How Have Camels Adapted to Life in a Sandy Desert?

camels-adapted-life-sandy-desert Credit: Pankaj & Insy Shah/Getty Images

According to the BBC, camels have adapted by developing features that preserve water and fat within their body to ensure survival in the hot and dry desert climate. Other features that camels have adapted include long eyelashes, nostrils that close and wide feet.

Food and water are typically difficult to find in the desert. The camel's hump is an adaptation that allows the animal to store fat, which reduces the need to eat on a daily basis. Camels can go for many days without drinking water, according to the Library of Congress, but when the camel does drink water it can consume thirty gallons of water or more within minutes. The BCC states that camels rarely urinate or lose water by sweating, which helps the camel conserve water. According to National Geographic, the plants in the desert contain enough water for the camel to survive for long periods of time.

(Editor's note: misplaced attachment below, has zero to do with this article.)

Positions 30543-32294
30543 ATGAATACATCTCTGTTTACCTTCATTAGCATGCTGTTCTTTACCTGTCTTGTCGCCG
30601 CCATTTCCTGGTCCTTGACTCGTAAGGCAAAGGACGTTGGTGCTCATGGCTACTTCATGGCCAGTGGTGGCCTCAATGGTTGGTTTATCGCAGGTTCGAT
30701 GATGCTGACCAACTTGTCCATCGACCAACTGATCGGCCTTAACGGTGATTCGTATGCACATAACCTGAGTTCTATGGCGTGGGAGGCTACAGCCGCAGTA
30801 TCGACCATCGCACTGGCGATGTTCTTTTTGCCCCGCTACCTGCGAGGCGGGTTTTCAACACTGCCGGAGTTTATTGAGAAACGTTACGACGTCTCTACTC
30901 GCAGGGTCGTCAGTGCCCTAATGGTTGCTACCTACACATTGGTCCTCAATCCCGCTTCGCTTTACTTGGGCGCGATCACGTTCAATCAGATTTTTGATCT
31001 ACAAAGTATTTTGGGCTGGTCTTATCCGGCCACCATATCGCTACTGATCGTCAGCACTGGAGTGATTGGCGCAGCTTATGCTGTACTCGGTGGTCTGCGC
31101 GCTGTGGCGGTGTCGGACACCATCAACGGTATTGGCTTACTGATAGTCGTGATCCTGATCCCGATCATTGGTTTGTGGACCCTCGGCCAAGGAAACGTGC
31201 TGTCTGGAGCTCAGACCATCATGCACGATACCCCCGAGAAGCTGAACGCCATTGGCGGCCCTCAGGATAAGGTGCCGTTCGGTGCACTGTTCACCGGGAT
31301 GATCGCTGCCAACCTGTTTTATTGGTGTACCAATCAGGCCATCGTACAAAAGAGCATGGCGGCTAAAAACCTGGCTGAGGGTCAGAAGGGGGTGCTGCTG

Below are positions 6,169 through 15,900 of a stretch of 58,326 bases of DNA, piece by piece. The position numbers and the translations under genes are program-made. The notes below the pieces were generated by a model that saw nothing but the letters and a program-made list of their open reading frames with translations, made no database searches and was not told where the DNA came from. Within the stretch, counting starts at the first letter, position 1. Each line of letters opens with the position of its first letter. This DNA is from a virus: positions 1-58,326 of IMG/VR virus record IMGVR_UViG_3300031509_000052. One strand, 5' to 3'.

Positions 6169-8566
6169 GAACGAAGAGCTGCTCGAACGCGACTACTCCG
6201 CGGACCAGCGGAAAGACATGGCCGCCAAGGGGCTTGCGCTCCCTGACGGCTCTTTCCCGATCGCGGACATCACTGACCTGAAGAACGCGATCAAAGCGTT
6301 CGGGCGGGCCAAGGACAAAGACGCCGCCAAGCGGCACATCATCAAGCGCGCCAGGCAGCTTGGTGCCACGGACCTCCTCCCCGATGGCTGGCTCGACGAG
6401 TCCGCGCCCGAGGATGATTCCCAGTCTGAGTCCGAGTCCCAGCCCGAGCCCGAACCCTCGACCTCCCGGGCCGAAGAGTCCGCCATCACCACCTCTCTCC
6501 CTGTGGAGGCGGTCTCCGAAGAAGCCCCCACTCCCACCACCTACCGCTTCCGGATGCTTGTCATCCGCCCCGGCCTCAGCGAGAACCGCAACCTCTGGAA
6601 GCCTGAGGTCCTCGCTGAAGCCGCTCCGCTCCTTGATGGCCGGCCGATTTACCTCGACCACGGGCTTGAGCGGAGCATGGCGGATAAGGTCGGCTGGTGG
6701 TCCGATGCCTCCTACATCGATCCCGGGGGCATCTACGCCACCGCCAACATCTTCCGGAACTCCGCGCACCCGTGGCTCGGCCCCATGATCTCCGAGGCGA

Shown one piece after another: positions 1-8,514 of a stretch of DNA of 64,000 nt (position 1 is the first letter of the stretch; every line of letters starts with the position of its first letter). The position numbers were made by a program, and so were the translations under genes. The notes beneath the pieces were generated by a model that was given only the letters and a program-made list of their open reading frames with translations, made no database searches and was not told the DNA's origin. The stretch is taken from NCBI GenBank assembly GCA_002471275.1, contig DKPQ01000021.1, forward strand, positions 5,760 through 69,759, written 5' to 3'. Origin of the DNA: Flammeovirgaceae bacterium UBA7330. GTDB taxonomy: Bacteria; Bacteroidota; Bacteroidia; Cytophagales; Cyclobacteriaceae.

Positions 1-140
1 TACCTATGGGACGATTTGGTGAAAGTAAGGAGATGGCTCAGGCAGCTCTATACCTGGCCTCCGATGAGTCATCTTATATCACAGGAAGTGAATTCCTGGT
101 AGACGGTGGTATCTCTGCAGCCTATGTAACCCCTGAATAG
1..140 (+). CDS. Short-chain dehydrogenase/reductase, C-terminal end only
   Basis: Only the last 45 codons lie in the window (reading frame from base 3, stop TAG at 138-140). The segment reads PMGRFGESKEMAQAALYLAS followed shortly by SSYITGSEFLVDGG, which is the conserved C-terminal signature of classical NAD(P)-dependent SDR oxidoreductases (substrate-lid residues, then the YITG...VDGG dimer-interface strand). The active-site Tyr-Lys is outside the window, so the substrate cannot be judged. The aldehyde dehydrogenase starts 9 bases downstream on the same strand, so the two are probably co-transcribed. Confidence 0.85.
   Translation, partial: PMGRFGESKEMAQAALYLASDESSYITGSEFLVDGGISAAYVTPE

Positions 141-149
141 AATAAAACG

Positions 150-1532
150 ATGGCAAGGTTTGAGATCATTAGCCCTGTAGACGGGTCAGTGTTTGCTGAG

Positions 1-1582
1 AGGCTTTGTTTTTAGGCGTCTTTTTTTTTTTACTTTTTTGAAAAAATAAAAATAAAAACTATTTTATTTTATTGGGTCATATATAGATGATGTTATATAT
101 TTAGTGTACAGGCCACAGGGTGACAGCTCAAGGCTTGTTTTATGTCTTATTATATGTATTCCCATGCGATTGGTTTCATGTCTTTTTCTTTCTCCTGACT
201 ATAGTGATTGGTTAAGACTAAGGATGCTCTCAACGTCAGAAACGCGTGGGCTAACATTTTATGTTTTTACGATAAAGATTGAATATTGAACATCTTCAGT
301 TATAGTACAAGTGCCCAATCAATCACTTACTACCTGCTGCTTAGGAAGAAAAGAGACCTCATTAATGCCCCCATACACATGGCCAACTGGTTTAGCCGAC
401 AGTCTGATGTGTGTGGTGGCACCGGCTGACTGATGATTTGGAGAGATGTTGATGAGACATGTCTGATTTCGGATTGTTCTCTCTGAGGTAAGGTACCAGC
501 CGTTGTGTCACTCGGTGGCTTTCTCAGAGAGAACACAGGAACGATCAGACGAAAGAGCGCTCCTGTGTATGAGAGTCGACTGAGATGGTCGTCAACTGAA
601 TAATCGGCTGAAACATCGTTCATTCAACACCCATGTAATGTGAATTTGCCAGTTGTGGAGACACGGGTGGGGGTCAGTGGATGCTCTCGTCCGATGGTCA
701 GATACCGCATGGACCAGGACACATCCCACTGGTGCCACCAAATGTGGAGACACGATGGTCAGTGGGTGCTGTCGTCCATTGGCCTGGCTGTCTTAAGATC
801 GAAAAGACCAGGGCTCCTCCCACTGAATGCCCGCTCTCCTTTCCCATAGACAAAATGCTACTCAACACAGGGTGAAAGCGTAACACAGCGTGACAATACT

National Geographic states that the camel's long eyelashes and closing nostrils are an adaptation that prevents sand from entering the eyes or nose. The camel has thick eyelashes and eyebrows that catch most of the dust and sand encountered in the desert. Wide feet allow the camel to walk over the hot desert sand easily. The BBC states that camels have developed thick fur on the top of the body to protect their skin from sun exposure, while areas that aren't exposed to the sun have thin, sparse fur to help the camel stay cool in the hot desert climate.